This lesson is part of the Tags in Ignition course. You can browse the rest of the lessons below.

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Learn how to configure UDT inheritance and create parent and child UDTs.

Video recorded using: Ignition 8.1


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[00:00] One novel way of varying the structure of a UDT, to more closely match the specifics of your setup, is to use UDT inheritance. UDT inheritance is a feature available when designing UDTs, that allows us to base the starting structure of one UDT, off of another UDT definition. If we have several changes, we want to make to some but not all instances of a UDT, inheritance can be a great way to implement those changes in an organized way, without using UDT overrides on instances directly, which can be difficult to manage at scale. To demonstrate, I've got a sensor UDT instance here, and it's working just as expected, giving me back humidity and temperature tags. I'd like to create a new kind of sensor UDT, based off of this UDT, then incorporates some additional features. So to create our new UDT, I'm going to navigate to my UDT definitions tab, click the plus icon at the top, and select new data type. And the name of my new data type is going to be, fancy sensor.

[01:06] In effect, what I'd like to do for this UDT is start from the sensor UDT, but then incorporate a pressure tag for my PLC. So we're imagining here that we have some simple sensors that keep track of humidity and temperature, and then some fancier sensors that also include a pressure tag. So in order to configure inheritance here, I'm going to find the parent data type property, expand the dropdown, and select my sensor data type. Once we do that, we see that our fancy sensor UDT, is inheriting from the sensor UDT. What that's going to do is pull through the entire configuration of the sensor UDT, into this UDT. Although in order to see it, we'll need to click the refresh button in the top right. And now we'll see that our humidity and temperature tags appear on the left. However, we've done a bit more than just copy one UDT definition onto another. This UDT is now built on top of that existing type. And if the sensor UDT is ever changed, those changes will be reflected on the humidity and temperature tags here.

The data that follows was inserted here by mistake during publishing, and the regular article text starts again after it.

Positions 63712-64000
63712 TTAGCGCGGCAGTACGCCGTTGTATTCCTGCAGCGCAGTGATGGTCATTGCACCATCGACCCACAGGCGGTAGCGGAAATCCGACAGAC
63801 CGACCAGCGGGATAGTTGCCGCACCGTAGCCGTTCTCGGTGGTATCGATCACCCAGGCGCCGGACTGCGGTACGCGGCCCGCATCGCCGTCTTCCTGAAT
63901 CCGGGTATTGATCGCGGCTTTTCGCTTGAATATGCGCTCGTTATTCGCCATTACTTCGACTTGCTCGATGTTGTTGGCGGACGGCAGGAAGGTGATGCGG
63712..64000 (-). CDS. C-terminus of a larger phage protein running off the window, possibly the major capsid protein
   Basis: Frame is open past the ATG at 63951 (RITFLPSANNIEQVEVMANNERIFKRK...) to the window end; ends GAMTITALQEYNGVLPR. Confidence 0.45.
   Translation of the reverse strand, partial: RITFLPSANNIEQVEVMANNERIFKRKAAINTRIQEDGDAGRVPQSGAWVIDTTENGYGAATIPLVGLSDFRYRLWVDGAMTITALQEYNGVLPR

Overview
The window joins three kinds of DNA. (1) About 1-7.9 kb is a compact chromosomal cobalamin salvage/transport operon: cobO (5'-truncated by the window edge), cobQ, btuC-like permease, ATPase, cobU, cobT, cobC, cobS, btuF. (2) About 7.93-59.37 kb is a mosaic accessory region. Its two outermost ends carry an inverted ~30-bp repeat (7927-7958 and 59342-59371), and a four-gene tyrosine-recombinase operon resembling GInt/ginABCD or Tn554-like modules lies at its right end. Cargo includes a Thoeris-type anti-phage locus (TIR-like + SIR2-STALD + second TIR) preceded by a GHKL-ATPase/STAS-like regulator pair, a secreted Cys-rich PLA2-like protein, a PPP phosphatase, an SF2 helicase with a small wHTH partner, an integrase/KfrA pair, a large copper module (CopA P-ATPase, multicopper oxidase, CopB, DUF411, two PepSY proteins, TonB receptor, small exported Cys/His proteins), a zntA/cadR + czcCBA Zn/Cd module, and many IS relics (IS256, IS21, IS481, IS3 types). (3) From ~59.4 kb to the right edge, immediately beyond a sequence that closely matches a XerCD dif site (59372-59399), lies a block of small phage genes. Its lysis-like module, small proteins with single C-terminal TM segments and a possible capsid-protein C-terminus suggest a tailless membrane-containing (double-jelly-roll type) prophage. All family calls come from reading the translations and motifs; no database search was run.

[02:05] Now that we have that setup, we can configure tag property overrides, introduce new tags or alarms or history, change UDT properties, and so on. In my case, what I'd like to do, is just add an additional tag to show pressure. And I'll be doing it in the same way we did when we first created the sensor type in previous lessons. So I'm going to select the route of my UDT structure, then find and click the browse devices icon on the right, drill into my OPC UA server, find devices, dairySIM, overview, then scroll down and find my sensors. Expand sensor one and select the pressure tag, then hit, add. And with that done, I just need to configure the item path correctly. So I've pulled through the pressure tag from sensor one, but I need to modify the final path to use my sensor numb parameter, instead of just being for sensor one. So I'm going to click the icon next to OPC item path, and click edit.

[03:05] Then I'll find the one in here, delete it, and replace it with a parameter reference to sensor numb. And that's all it takes to configure the pressure tag I'd like to use. So I'll click commit and then click okay. So let's conclude by creating an instance of our new data type. I'm going to navigate to my tags tab, and then click the plus icon at the top, select data type instance, and then fancy sensor. Once the tech editor comes up, I'll name my new instance, fancy sensor one, and then all we need to do, is configure the sensor numb parameter. It's worth noting that we never specified this parameter on the fancy sensor UDT. It came directly from the parent UDT. So let's set a sensor numb of one and then click commit, and click okay. And now if we expand our new UDT instance in the tag browser, we can see that all three tags are working as expected. On a final note, there is one more neat feature behind UDT inheritance. If I ever configure a custom property in vision or perspective that requires our sensor UDT type, I can pass to that property a fancy sensor type and it will work just as well.

[04:11] So in addition to helping with organizing and maintaining UDT structures in my tag browser, UDT inheritance can also make project development simpler, in both vision and perspective.

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